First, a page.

Submitted November 5, 1889. Decided November 25, 1889.
In regard to motions for a new trial, and bills of exceptions, the courts of the United States are independent of any statute or practice prevailing in the courts of the State in which the trial is had.
Mr. John F. Dillon for plaintiff in error.
Mr. Alexander Martin and Mr. Robert H. Kern for defendant in error.
THE case is stated in the opinion.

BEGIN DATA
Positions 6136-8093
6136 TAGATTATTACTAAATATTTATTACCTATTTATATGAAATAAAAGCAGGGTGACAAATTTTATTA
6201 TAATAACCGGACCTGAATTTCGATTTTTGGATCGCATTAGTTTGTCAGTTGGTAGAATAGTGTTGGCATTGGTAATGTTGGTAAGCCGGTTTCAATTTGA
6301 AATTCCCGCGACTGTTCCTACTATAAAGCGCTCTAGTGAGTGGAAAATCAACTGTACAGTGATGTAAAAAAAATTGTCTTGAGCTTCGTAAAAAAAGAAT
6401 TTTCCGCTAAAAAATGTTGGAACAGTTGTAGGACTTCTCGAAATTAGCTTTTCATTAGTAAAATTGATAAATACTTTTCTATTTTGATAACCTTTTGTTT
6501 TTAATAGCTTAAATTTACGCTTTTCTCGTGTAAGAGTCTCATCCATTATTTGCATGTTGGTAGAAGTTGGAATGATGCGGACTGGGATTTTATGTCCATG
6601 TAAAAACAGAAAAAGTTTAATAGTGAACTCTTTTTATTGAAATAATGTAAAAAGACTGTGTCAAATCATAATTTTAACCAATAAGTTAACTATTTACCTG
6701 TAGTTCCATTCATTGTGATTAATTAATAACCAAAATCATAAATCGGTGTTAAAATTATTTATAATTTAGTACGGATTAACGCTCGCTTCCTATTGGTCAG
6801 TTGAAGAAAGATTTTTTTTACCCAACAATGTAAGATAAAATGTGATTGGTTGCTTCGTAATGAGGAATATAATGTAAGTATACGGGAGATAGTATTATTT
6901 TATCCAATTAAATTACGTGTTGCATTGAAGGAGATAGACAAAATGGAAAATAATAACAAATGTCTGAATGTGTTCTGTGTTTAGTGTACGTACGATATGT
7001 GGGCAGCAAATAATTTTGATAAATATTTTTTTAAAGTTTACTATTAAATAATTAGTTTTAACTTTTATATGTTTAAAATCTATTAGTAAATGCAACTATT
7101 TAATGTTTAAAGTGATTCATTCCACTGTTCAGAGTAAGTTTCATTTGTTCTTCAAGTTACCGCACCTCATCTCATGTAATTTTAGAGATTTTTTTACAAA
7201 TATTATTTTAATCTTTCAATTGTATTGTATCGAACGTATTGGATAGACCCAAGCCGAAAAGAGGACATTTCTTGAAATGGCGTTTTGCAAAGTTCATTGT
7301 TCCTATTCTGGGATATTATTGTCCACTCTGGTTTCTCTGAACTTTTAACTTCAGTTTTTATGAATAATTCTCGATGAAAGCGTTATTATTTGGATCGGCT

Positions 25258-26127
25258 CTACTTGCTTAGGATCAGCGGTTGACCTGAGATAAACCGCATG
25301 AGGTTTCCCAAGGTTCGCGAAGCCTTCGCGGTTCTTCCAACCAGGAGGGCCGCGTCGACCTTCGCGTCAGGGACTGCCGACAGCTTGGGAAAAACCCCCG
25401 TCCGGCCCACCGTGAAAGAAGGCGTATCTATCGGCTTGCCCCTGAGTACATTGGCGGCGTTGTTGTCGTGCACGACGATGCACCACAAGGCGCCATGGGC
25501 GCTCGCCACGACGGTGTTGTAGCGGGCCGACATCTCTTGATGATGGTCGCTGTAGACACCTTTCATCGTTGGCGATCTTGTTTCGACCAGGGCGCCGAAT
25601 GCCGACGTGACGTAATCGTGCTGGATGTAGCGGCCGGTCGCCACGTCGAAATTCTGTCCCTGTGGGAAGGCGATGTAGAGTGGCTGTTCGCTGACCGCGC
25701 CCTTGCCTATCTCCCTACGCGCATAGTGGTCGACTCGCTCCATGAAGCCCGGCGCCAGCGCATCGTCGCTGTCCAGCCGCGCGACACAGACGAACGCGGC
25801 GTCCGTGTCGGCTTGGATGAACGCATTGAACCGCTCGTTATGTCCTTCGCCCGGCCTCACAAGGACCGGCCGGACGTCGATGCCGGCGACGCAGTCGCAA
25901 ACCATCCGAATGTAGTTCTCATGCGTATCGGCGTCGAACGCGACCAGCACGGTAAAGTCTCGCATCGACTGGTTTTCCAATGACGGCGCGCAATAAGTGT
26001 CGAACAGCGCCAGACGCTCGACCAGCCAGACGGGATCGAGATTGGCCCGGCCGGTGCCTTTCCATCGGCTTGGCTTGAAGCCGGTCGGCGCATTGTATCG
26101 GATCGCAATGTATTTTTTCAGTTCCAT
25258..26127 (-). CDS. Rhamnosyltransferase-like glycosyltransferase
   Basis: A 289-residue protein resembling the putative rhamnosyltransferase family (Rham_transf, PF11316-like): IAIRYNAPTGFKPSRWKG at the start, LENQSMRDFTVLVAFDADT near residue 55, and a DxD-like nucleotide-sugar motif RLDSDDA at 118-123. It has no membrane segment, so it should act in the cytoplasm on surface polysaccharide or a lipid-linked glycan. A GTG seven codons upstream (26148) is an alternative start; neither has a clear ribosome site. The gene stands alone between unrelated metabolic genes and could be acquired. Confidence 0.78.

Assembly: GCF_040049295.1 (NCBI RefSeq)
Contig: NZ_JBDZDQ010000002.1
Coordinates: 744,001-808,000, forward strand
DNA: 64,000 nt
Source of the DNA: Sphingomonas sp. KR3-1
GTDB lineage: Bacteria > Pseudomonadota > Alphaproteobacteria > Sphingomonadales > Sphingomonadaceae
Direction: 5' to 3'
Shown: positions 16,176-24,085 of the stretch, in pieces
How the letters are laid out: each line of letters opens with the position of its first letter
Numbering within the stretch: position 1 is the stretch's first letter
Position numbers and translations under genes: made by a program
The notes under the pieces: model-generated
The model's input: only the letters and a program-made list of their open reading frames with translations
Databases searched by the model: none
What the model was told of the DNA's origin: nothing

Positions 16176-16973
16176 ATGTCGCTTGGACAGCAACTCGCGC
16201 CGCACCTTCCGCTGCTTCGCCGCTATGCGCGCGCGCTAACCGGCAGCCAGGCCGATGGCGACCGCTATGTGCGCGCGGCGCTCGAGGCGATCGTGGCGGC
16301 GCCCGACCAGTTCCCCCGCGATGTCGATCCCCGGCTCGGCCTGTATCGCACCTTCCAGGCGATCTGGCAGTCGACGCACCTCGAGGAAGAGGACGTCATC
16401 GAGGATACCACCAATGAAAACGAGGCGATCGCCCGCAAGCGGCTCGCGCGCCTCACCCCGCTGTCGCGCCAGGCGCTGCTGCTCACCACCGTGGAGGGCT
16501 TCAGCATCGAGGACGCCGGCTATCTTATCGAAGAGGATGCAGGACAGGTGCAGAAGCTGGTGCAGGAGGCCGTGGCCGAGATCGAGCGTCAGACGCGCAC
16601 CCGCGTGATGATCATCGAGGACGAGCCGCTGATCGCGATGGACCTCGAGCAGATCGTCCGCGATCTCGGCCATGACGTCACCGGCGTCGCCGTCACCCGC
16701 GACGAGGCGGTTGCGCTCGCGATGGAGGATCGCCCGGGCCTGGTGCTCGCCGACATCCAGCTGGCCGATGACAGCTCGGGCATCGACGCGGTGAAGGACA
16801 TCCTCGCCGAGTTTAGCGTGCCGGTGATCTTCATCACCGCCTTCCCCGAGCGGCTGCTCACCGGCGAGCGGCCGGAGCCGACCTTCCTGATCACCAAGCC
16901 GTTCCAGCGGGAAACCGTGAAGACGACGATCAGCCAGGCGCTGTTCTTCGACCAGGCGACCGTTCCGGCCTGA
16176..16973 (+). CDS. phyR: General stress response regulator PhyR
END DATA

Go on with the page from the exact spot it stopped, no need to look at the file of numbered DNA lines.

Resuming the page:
In this action, tried by the Circuit Court without a jury, there is no case stated by the parties, or finding of facts by the court. The bill of exceptions, after setting forth all the evidence introduced at the trial, states that "there were no declarations of law asked for, or given by the court;" and the single exception taken is to the overruling of a motion for a new trial, which is a matter of discretion, and not a subject of exception, according to the practice of the courts of the United States. In regard to motions for a new trial, and bills of exceptions, those courts are independent of any statute or practice prevailing in the courts of the State in which the trial is had. Indianapolis Railroad v. Horst, 93 U.S. 291; Newcomb v. Wood, 97 U.S. 581; Chateaugay Iron Co., Petitioner, 128 U.S. 544.